A mother Green Sea Turtle, roughly the same size as me, missioned up the beach, dug out her nest and laid her 100-120 eggs in the sand. We then watched her, and a second mother nearby bury and camouflage the lot. It was an absolute highlight of the trip. The older kids (7, 3) managed really well on foot during the evening trek, the newly turned 1-year old dosed on and off in the carrier, and thankfully kept quiet! There was a bit of complaining from little legs so late on the way back from the beach, but that was quickly seen off when we spotted a prehensile-tailed porcupine in a tree, poison dart frogs and some raccoons thanks to our guide. We then took a little moonlight boat back 10 mins through the black jungle canals to our lodge, arriving back around 10pm.  


Up Close with Wildlife on the Jungle River Tour:


Toruguero is miles and miles of wetland and coastal jungle with the occasional small community jutting out from the rainforest. The main strip of businesses at the dock is surrounded by waterways leading off to dense expanse of green, teeming with wildlife. Navigating the park's extensive network of canals on a boat tour is a must-do activity!


We arranged a boat tour easily when in “town” for dinner the previous evening. Picking us up from our accommodation platoon early in the morning, our guides boat took us exploring down the narrow, and (sometimes very) shallow, canals. We watched the jungle grow thicker and thicker the further we went; it was amazing we didn’t get stuck in the crazy tangle of roots! Our guide/driver really added to the experience, he was great with the kids and helped us spot caimans lurking at the banks (five times!), basilisk lizards, vipers and boa constrictors in the trees, and a kaleidoscope of bird species. The highlight, as it often is when we encounter them, was when the din of the howler monkeys when they decided to crash through the peace and calm! The kids just love spotting them, swinging from tree to tree. We also saw a few capuchin monkeys scampering along the branches, the vibrant flashes of toucans and parrots in the treetops, poisonous bugs, and even a sneaky coati, before suddenly out of nowhere, the sky opened a torrential downpour on us! Luckily, we were heading back anyway, and as we headed through the warm rain, it really hit us that this was our last rainforest, our last day trip, our last adventure before heading back to the UK. We made a list of things we’re looking forward to about coming home to try and fight back the sadness.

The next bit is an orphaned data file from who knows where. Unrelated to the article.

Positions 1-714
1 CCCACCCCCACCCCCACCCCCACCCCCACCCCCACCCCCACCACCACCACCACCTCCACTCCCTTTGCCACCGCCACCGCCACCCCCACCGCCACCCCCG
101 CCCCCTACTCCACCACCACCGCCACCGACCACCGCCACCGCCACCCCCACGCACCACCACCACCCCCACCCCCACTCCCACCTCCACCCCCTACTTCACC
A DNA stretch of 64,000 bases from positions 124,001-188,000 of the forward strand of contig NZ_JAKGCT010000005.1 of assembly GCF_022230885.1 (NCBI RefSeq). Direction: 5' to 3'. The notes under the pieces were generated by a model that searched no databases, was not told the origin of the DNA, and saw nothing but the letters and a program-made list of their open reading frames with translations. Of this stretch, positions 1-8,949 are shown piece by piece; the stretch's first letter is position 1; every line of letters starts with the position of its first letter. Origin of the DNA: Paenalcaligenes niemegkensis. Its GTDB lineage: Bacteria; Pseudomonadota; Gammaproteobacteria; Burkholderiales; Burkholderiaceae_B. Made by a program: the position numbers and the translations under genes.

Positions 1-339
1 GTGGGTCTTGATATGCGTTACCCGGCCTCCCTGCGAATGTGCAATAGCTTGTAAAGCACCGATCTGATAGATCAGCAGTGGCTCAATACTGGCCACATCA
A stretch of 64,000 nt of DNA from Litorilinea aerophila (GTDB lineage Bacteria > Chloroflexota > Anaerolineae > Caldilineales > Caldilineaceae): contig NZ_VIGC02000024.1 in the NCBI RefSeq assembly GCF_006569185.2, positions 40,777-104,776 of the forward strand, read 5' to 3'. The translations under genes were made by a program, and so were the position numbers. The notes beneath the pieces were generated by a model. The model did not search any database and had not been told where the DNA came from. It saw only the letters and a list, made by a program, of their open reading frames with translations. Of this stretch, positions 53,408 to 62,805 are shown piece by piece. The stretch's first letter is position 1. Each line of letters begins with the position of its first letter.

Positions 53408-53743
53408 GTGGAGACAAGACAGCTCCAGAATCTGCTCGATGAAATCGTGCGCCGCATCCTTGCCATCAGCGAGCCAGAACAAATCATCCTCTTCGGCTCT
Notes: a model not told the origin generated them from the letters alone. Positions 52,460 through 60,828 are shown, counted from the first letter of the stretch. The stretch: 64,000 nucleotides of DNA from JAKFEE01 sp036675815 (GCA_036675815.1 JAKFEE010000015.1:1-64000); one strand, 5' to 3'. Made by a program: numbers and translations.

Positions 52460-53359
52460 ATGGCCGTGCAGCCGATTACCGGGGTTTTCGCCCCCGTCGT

Environmental Protection and Conservation:


I feel a special mention needs to go out for Tortuguero's green efforts. As is always the case in Costa Rica, we were especially impressed in Tortuguero National Park for its shining example of environmental protection. The park and local organisations are dedicated to preserving the delicate ecosystems and the vulnerable species that call this place home. Measures are in place to minimize human impact, such as strict regulations during turtle nesting season and guidelines for sustainable tourism practices and policing of waste management – no rubbish, and ultimate respect everywhere.


In Summary:

Tortuguero is a paradise for families looking to instil a love for nature in their children. I’m not sure we’ve ever been anywhere where flora and fauna was so abundant and in your face! As cheesy as it sounds, every moment was an enchanting way for kids to connect with the park's biodiversity. Whether you're witnessing the mesmerising sea turtle nesting, encountering exotic wildlife on your doorstep/balcony, or learning about environmental conservation efforts, Tortuguero is a destination that fosters a deep appreciation for the natural world.

Recent Posts

See All


bottom of page